Prospect Tower is an enchanting, diminutive flint folly, built in 1808 for the first Lord Harris in the purlieus of Belmont House’s park just a couple of miles from Faversham.
Belmont House is not nearly as well known as it ought to be. ‘Kent’s finest neo-classical house, elegant in design, ingenious in construction and surviving virtually unaltered in a beautiful landscaped park,’ writes John Newman in Pevsner’s Kent: North East and East.
In 1769, Edward Wilks, the Store-Keeper at Faversham Powder Works, built a house at Belmont. It was subsequently bought by John Montresor, a retired army engineer who had served in North America. He commissioned Samuel Wyatt to design a new house incorporating the original house into the service court. The somewhat austere house was built in 1789-93 and is faced with cream mathematical tiles tinged with pink, around the windows.
The gardens at Belmont are open all year from 10am-6pm or dusk if earlier. One can saunter along an avenue of walnut trees to the folly and gaze at it with delight. But even better, the folly is available for rent from the excellent charity the Landmark Trust. Set up in 1965 by John and Christian Smith, the charity rescues buildings that might otherwise have been overlooked, as they often have no obvious purpose. Not only does the Landmark Trust save buildings, but by doing so, enables people to experience often quirky architecture by inhabiting them for a short time.
What fun it must be to wake up looking out over Belmont’s splendid park and take a cup of coffee up onto the roof terrace. The oval folly has been ingeniously adapted to accommodate two people. It has two main rooms, one for sleeping and one for living with a small circular bathroom and kitchen.
Prospect Tower was built for General, later Lord Harris of Seringapatam. Lord Harris bought the estate in 1801 with prize money won in India. He was Commander in Chief of the army that defeated Tipoo Sultan, ruler of Mysore at Seringapatam, thus establishing British rule in Southern India. The prize money from this campaign amounted to £112,000 and this, with other savings, enabled the General to retire from the army. After looking at several properties he bought Belmont, with gardens, park and a farm held on lease from Oriel College, Oxford, 265 acres of land in all for £8,960. Farming and gardening were his two passions and he soon doubled the size of the pleasure grounds.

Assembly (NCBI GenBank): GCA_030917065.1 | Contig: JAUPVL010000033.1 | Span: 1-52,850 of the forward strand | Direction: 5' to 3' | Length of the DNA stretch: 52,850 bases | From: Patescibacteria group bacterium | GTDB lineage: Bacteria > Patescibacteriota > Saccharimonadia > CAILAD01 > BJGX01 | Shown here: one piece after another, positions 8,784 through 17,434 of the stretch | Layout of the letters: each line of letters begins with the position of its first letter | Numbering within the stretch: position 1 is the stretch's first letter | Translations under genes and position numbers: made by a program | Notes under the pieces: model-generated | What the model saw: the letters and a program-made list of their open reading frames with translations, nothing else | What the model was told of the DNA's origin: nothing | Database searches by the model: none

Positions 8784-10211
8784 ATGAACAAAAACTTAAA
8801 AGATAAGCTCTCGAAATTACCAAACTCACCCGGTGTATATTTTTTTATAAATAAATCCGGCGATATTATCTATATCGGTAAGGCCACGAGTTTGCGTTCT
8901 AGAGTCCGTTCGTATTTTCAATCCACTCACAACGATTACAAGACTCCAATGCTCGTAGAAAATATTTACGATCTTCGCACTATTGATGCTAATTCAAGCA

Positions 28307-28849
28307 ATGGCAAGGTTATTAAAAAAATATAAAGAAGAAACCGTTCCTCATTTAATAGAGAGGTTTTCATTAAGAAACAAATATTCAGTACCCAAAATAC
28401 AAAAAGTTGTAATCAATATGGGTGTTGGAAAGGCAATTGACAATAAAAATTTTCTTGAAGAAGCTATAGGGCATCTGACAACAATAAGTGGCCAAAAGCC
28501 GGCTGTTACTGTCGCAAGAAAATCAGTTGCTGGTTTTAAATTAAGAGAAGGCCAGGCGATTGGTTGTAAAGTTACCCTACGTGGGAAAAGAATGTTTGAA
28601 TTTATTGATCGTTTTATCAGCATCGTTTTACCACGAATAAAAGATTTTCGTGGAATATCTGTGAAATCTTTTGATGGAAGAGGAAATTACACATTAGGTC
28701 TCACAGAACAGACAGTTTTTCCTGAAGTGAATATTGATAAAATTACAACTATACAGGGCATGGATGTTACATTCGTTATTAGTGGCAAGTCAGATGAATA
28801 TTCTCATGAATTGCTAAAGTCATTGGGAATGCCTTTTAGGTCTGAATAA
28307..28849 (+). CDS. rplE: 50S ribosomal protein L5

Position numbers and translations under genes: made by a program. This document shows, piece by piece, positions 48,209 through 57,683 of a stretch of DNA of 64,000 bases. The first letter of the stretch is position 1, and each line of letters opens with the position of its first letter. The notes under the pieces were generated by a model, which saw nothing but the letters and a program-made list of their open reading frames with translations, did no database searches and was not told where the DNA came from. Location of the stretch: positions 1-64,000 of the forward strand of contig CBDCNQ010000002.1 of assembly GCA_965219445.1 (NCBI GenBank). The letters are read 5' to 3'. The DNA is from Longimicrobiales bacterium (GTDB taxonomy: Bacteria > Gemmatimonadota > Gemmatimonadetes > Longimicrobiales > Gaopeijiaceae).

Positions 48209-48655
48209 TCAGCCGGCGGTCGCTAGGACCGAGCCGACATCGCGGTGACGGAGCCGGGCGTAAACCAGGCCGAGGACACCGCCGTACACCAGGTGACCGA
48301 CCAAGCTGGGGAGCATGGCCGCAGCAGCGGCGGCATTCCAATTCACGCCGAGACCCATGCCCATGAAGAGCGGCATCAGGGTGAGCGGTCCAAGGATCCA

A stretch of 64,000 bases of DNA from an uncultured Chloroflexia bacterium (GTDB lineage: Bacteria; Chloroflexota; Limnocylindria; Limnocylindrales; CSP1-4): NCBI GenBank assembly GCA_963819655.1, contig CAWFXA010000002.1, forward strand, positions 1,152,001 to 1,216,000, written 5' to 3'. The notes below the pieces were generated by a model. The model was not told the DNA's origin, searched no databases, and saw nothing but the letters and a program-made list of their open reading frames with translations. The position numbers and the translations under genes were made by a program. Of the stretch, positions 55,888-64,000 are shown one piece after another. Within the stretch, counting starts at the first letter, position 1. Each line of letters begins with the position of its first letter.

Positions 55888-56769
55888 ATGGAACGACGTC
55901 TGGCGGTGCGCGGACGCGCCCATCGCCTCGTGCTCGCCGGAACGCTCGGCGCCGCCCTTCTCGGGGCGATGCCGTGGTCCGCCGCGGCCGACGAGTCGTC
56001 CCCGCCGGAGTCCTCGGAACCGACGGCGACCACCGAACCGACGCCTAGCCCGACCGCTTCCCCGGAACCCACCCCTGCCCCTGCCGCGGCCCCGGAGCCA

The General referred to Prospect Tower in his accounts as the Gardener’s Lodge or General’s Whim. The Landmark Trust states that it quickly became known as ‘the Castle’ and was used by the family as a summerhouse. An elderly cousin who lived with the Harrises noted one day in her diary that they had syllabub there. Alas, who the designer was is unknown. The tower cost £400 to build, in the style described by the late Knight of Glin, founder of the Irish Georgian Society, as ‘that special brand of eighteenth century gothick that rejoices in little battlements, crochets, trefoil and quatrefoil windows and ogee mantelpieces: in fact the gothick of pastrycooks and Rockingham china.’
The fourth Lord Harris (b 1851) continued the family connection with India. He was Governor of Bombay from 1890-95 but is best known as a cricketer. He created the cricket pitch at Belmont in about 1870 and used the tower as a cricket pavilion.
The hooks for cricket paraphernalia still hang on the walls. His wife allowed chickens to wander freely through the house, occasionally surprising overnight guests by emerging from wardrobes.
By 1990 the tower was in a woefully parlous state with large cracks in the walls. Happily, the Landmark Trust came to the rescue, taking it on a long lease. It took two years to restore. Water and electricity had to be specially laid on, with all the wires hidden underground. The walls throughout are finished in traditional lime-hair plaster, and painted with porous paints coloured with natural pigments allowing the building to breathe. Consequently any damp evaporates quickly.
It is a little jewel of a building.
Text: Amicia. Photographs: the Landmark Trust